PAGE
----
Background This study assessed the dimensional structure of sleep quality with the Pittsburgh Sleep Quality Index (PSQI) and investigated its psychometric properties in cases with temporomandibular disorders (TMD). Methods A convenience sample of 609 TMD cases (age: 37.1 ± 13.1 yrs, 18–67 yrs, 85% female) of the multi-center Validation Project meeting Research Diagnostic Criteria for Temporomandibular Disorders (RDC/TMD) and with sufficient PSQI data were included in this study. To investigate PSQI scores’ dimensionality, exploratory factor analysis was used. Factors were identified using the Scree plot. To investigate internal consistency, Cronbach’s alpha was calculated. Analyses were separately performed for TMD cases with (N = 496) and TMD cases withouta pain-related diagnosis (N = 113). Results The mean PSQI score for all TMD cases was 7.1 ± 4.0 units, range: 0–19. The exploratory factor analysis identified one factor for cases with at least one pain-related TMD diagnosis as well as one factor for cases with a pain-free TMD diagnosis that explained 41% of the variance in cases with pain-related TMD and 37% in cases with pain-free TMD. Internal consistency for PSQI scores was alpha of 0.75 in cases with pain-related TMD, alpha of 0.66 in cases with pain-free TMD and alpha = 0.75 for all TMD cases. Conclusions Sleep quality in TMD patients is a unidimensional construct and can therefore be represented by one summary score; a finding that is in line with previous reports in TMD patients. PMID:24443942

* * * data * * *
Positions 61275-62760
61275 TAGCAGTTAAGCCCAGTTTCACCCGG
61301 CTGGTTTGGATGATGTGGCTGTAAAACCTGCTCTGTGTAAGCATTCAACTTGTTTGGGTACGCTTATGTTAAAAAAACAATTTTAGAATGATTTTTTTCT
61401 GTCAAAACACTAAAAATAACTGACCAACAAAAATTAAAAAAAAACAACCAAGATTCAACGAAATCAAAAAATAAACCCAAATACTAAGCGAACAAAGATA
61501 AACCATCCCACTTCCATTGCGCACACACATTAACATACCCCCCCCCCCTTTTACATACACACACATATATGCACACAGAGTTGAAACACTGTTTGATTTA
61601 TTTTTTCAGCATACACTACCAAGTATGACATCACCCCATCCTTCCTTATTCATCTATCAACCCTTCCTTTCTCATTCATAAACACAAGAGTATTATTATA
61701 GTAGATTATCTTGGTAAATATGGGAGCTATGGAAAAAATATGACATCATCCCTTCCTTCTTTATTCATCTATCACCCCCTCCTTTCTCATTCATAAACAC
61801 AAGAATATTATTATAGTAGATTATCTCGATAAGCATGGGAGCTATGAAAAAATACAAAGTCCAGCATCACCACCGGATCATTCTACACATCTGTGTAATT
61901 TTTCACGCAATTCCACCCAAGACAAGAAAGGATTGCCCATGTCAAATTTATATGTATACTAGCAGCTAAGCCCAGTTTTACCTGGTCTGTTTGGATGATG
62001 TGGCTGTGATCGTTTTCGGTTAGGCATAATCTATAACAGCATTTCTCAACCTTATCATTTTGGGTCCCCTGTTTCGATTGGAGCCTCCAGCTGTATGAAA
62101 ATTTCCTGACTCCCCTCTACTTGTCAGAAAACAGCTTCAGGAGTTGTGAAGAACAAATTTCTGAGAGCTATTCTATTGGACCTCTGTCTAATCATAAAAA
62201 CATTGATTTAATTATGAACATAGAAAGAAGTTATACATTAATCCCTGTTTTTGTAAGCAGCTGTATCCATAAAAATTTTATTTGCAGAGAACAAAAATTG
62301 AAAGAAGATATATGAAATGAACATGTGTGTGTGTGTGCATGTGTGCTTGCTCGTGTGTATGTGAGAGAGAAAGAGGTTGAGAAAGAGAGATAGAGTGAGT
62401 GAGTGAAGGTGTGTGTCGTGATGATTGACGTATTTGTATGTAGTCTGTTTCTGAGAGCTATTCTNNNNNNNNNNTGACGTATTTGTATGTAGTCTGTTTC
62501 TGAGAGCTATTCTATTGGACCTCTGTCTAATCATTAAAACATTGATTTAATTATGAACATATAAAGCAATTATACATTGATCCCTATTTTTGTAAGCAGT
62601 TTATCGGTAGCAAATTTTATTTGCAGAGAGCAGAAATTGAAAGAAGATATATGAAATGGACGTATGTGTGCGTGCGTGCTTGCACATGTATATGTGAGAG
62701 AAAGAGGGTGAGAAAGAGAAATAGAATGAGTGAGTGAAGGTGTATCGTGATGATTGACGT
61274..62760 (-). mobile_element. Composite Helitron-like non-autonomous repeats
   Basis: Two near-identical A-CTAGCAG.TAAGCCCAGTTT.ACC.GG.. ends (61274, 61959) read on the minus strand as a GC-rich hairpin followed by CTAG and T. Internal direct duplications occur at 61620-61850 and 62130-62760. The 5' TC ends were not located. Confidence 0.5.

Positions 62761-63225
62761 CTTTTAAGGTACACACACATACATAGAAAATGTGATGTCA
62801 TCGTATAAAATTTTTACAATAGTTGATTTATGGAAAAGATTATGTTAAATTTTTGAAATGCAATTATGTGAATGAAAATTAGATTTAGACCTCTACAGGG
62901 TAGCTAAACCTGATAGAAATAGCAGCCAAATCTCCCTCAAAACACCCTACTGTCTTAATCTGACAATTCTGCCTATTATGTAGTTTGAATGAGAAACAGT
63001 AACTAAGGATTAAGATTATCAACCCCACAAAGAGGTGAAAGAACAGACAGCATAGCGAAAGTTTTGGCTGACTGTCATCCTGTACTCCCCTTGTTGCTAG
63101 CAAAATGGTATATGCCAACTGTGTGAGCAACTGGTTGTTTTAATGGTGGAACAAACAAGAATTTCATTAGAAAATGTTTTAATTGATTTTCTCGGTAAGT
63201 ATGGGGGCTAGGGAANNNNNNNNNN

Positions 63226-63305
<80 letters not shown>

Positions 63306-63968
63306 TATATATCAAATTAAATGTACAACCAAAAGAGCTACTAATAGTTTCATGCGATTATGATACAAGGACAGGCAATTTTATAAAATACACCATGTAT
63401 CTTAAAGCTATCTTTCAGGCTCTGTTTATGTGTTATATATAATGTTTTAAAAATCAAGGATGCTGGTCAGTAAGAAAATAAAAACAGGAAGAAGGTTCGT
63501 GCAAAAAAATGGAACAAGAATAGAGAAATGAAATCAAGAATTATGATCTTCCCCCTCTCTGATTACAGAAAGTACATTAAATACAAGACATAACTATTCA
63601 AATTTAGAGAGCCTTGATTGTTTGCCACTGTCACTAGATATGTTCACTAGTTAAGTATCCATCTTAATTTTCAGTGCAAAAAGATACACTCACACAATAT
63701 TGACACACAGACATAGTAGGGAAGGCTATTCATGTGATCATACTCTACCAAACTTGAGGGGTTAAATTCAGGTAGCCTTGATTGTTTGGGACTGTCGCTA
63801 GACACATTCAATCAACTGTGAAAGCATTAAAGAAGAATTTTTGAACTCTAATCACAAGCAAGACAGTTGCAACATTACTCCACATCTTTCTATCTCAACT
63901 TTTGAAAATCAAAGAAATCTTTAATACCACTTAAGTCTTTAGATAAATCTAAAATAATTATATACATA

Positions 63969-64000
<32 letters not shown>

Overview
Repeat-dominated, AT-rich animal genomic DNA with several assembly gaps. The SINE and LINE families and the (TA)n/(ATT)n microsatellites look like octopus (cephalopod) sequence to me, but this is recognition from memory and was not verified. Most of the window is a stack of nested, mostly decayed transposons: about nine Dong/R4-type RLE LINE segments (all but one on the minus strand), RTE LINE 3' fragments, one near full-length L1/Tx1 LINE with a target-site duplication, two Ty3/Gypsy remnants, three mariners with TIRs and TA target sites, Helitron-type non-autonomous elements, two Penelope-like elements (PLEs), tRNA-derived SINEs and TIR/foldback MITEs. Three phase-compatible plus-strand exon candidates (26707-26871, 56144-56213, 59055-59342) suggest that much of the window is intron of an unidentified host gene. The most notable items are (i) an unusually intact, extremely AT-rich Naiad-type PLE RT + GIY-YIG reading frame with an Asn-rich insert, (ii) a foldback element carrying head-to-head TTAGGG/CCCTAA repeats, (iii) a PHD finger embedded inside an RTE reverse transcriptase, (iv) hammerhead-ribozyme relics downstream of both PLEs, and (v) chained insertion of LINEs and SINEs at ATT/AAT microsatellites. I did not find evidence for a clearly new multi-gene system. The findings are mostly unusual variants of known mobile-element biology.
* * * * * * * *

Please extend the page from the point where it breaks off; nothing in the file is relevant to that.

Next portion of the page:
1. The impact of three recent coal-fired power plant closings on Pittsburgh air quality: A natural experiment.

    PubMed

    Russell, Marie C; Belle, Jessica H; Liu, Yang

    2017-01-01